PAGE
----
Thoughts On The 28 _____ Later Movies.

I thought I should do a thoughts on on two of my favorite horror movies: 28 Days Later… and 28 Weeks Later. Unlike the previous thoughts on segments, however, this one will be both a discussion and a set of reviews (including scores). So why not just do a 2 In 1 you ask? Because there’s more I want to talk about than just the acting or cinematography or whatnot. Plus, it’ll be easier to focus on both movies simultaneously.

So first and foremost, I need to bring up the most discussed topic on these two movies: What, exactly, are The Infected? Well, they’re not zombies. I repeat:

They are not zombies.

I love zombies. I’m a zombie fanatic. I’ve studied them left and right, from the voodoo variety to the heights of George Romero and the lows of Uwe Boll. So I can safely say that to be a zombie, you must have the following three primary characteristics:

1) You must be dead.

This is key to being a cinematic zombie. You have to be a reanimated corpse, whether slow or fast for whatever reason.

2) You must eat human flesh.

This is second most important, and most obvious, trait of being a zombie. Zombies eat people. That’s why they’re so fearsome. They don’t just go for brains (as the awful Return of the Living Dead movies portray), but any bodily flesh.

3) You can only be killed via brain damage (such as a gunshot) or decapitation.

Shoot them in the knees, they’ll get back up and continue stumbling for you. Cut them in half, they’ll pull themselves with their guts dragging behind them. Set them on fire, they’ll keep on after you (at least until the fire damages the brain). No matter what, the only things to keep a zombie down is damaging the brain or severing it from the spinal column.

So, taking all of these three key characteristics into mind, let us look at The Infected:

1) They are not dead. They’re living people (albeit very angry living people).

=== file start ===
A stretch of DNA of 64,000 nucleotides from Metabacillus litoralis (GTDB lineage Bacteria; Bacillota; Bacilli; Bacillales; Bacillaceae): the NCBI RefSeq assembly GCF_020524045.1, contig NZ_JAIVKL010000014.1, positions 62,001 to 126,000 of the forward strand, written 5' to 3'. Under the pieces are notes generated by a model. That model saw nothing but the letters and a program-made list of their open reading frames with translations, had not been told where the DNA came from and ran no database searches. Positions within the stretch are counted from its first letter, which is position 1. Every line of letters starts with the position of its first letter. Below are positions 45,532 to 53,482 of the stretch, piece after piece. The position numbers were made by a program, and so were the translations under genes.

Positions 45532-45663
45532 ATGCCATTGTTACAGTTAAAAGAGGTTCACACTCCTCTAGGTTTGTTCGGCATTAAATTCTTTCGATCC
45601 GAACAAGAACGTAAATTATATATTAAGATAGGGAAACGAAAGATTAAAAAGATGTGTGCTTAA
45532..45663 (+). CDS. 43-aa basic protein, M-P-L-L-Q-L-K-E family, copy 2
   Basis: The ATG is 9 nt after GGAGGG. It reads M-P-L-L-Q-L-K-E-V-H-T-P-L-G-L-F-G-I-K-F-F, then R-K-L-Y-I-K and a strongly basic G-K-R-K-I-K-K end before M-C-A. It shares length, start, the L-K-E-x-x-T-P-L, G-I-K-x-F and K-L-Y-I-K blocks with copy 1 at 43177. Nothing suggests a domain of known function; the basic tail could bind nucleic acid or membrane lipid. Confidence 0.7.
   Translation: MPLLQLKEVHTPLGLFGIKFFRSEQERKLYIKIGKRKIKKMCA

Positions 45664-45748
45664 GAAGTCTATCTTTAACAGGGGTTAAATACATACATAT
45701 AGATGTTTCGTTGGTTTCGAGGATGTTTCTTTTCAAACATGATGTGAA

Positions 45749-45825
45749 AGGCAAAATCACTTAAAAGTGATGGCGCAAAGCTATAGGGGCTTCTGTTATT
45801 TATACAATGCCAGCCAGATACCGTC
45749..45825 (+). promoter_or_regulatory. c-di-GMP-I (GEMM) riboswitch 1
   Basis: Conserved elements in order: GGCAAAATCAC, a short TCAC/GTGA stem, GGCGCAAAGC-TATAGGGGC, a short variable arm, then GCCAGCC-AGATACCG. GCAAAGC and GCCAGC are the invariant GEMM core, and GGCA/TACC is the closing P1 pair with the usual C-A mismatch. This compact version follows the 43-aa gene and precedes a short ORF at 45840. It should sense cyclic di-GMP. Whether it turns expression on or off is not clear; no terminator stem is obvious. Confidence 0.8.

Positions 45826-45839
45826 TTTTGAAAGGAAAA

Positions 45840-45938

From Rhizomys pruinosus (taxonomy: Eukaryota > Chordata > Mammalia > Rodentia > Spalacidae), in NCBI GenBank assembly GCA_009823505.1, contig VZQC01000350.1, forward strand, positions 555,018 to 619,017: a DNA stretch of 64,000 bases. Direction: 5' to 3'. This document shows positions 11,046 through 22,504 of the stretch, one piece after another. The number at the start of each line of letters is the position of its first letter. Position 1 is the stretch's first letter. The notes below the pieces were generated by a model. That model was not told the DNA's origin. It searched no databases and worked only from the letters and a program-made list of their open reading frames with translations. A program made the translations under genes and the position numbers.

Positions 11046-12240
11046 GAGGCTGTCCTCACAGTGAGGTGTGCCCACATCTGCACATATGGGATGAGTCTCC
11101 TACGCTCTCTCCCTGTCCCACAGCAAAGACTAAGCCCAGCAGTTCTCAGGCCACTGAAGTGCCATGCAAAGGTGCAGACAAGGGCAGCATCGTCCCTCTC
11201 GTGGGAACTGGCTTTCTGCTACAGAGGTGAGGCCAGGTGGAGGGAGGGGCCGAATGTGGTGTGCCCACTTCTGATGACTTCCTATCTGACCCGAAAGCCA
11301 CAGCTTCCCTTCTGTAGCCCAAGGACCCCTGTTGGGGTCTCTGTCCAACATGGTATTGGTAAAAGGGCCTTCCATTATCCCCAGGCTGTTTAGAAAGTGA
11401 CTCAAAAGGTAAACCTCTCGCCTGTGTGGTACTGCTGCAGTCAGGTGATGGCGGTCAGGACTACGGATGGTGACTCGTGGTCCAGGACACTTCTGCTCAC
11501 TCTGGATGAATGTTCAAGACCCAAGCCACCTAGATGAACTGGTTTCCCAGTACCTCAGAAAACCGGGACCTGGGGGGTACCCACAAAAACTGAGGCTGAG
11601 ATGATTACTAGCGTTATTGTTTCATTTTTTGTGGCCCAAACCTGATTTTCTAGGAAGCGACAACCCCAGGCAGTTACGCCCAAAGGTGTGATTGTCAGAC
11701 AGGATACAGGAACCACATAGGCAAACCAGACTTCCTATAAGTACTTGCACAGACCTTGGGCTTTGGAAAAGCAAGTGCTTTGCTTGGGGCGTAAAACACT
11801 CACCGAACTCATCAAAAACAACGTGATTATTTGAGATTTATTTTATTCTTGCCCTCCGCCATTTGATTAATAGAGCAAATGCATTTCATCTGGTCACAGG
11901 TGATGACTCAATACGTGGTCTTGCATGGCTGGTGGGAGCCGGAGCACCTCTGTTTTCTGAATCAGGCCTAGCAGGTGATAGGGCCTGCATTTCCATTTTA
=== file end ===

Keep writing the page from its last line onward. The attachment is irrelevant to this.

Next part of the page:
2) They do not eat human flesh. In fact, they don’t eat period (they end up starving to death by the end).

3) They can be killed just like any other human being can be killed (as portrayed quite a few times in both movies).

The Infected follow none of the key traits of a zombie. Therefore, they’re not zombies. They’re highly enraged humans who have lost all other thoughts except for the primal urge to destroy. And that’s what they do. They use what they have (teeth, fingernails, etc.) to attack a person until they either die or become infected themselves.

So now that all of that is out of the way, we can get to my thoughts on the actual movies. I think both movies are extraordinary in what they do, and they both do different things. Days is the more philosophical one with strong characters and strong character growth. You really feel for the main group and their plight and journeys. And you feel awful when things happen to them. Weeks, on the other hand, focuses more on the heart-pounding, nonstop suspense and the family unit. But that’s not to say you don’t feel for the characters of the sequel. You do; just not in the same way. Days had a slow pacing with the suspense spread out, allowing you to really get some calm, character-knowing moments. Weeks, however, was almost non-stop action, so while you might have really liked a character and felt for them (such as Doyle), you really don’t get to feel you really know them, if that makes sense.

The next big thing to notice about each movie is the visual styles of each. Days has more of a grainy, hand-held, realistic approach, while Weeks is more mainstream high-def camera work. However, where Weeks loses in the grainy picture, it gains in the unique situations that the main characters get put into. When Andy gets stuck in the dark garage full of people, and they start becoming infected, you wonder how on earth he’s going to get out. Or when they go into the subway tunnels and it’s pitch black, so they have to rely on the night-scope and vocal orders to get through safely. Both movies have a unique style for what each does, and both work amazingly well. I would also like to take this moment to mention one of my favorite shots out of both movies, which just so happens to be in Days: When Jim first enters the church (and after passing the ‘the end is fucking nigh’ in blood on the wall), he looks down from the balcony to see a bunch of dead bodies sprawled out right underneath a painting/stained glass window of bodies sprawled out on the ground. It’s just beautiful imagery.